Opinion: Sustainable energy or empty promises?



Rachel Godin

Rachel Godin

Rachel Godin is a columnist for The Daily Kent Stater. Contact her at [email protected].

On Oct. 28, in Harbin, China, schools were closed, and roads were blocked off as people awoke to smog-filled streets. It was nearly impossible for people to safely go about their daily lives. Imagine, because of an entire city barricaded from normal life due to pollution that measured 40 times over what the World Health Organization considers safe. We ought to be more concerned that this is a new reality. The world’s air safety is on the decline at rapid rates, and developing countries are no exception; we need more than short-term bandages to fix this problem, but we aren’t getting them.

China is a microcosm of Earth’s total problem if not a premonition of Earth’s future. Unlike China, America is not dealing with such large-scale pollution but does share the crisis-response system rather than be a country that takes preventive measures. The U.S. will only transition to sustainable energy when the system of energy production stops being successful. The thing to remember here is that just because our high metabolism of energy is negative and results in havoc-breeding pollution energy-industry businesses are enormously successful, thus the issue to change is not really addressed; their power is not challenged.

Jerome Dangerman studied the world energy system and believes, according to Science Daily’s article “The Transition to Sustainable Energy Will Not Be Automatic or Painless,” “The question of whether alternative action should be taken is essentially not addressed until it’s too late. That is, until the climate has been irreversibly disrupted, essential ecosystems have collapsed or energy has become unaffordable. For this reason, it is important that the current flows of subsidies and investments, which are now primarily aimed at conventional energy, be redirected towards renewable energy.”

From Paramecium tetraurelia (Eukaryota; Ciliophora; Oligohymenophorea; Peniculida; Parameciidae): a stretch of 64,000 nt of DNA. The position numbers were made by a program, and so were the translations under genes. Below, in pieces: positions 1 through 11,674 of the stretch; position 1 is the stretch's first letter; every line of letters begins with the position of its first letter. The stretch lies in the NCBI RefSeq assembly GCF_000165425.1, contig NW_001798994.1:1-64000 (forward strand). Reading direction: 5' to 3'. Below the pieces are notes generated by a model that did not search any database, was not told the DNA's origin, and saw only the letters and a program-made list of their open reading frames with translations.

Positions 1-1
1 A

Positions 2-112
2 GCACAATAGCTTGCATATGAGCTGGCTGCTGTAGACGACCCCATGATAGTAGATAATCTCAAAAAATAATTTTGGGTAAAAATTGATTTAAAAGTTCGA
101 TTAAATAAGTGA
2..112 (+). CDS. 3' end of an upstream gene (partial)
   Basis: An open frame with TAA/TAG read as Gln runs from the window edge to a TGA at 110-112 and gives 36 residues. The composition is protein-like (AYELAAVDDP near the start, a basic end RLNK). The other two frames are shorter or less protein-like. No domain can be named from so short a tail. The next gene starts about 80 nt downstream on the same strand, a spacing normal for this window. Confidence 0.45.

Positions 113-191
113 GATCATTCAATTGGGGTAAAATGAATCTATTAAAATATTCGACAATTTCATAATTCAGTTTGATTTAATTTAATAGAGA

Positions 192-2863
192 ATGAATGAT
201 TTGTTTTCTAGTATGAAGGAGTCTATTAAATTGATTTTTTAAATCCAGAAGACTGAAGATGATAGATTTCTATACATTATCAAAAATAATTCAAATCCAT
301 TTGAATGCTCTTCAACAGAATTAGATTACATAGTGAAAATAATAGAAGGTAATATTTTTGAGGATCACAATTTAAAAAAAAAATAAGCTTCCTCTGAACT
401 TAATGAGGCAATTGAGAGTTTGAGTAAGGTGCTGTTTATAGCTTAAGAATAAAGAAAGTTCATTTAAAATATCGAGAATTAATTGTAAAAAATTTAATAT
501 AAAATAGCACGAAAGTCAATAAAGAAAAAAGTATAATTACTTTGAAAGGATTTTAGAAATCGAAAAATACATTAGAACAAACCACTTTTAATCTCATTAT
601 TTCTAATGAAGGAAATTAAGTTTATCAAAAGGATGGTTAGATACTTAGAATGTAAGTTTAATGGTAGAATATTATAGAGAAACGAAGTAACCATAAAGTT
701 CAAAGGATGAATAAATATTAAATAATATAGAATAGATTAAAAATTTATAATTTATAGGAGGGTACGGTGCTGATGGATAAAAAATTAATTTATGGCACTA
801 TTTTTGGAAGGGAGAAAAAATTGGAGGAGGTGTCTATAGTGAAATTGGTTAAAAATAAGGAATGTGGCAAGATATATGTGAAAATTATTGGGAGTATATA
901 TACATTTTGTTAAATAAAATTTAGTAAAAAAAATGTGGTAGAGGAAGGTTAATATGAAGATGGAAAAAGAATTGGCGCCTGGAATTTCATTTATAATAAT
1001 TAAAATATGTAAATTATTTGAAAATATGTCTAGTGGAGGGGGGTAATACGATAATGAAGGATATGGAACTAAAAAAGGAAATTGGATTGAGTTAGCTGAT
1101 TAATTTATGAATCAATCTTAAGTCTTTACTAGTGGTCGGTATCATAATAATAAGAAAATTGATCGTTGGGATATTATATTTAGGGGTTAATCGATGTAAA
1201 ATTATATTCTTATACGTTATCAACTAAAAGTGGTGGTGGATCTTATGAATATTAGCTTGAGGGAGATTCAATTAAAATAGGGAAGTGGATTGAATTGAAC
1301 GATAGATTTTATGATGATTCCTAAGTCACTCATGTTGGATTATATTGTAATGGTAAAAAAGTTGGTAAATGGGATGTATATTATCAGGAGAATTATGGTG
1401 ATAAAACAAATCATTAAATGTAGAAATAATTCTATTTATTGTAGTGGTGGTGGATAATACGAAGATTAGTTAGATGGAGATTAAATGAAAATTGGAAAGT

Paying for the consequences of ravaging our environment is much less efficient than investment in a cleaner future. One blogging resident from the smog-infested Harbin said it best: “I live in a country making people desperate. The environmental pollution is not scary. What’s scary is the no-action government and the silence of people like slaves.” It is easy to take for granted what we have always known, but, according to the Environmental News Network, “Most of the world’s population will be subject to degraded air quality by 2050 if human-made emissions continue as usual.”

We were born into a disposable society. Anything can be exchanged, replaced, tossed out; few things are created to last. This society may have large quantities at cheaper initial prices, but the long-term effects of our consumption-obsessed society are going to be incredibly expensive, because we will have more to fix than the consequences we are currently creating. We will have to invest in an alternative form of energy all together. We will need to sacrifice comfort and convenience in order to make progress, but I don’t see this happening on a large scale or for a very long time. It will not be until the terrifying truth is staring us in the face or interrupting our habits that we’ll make some effort to minimize the consequences.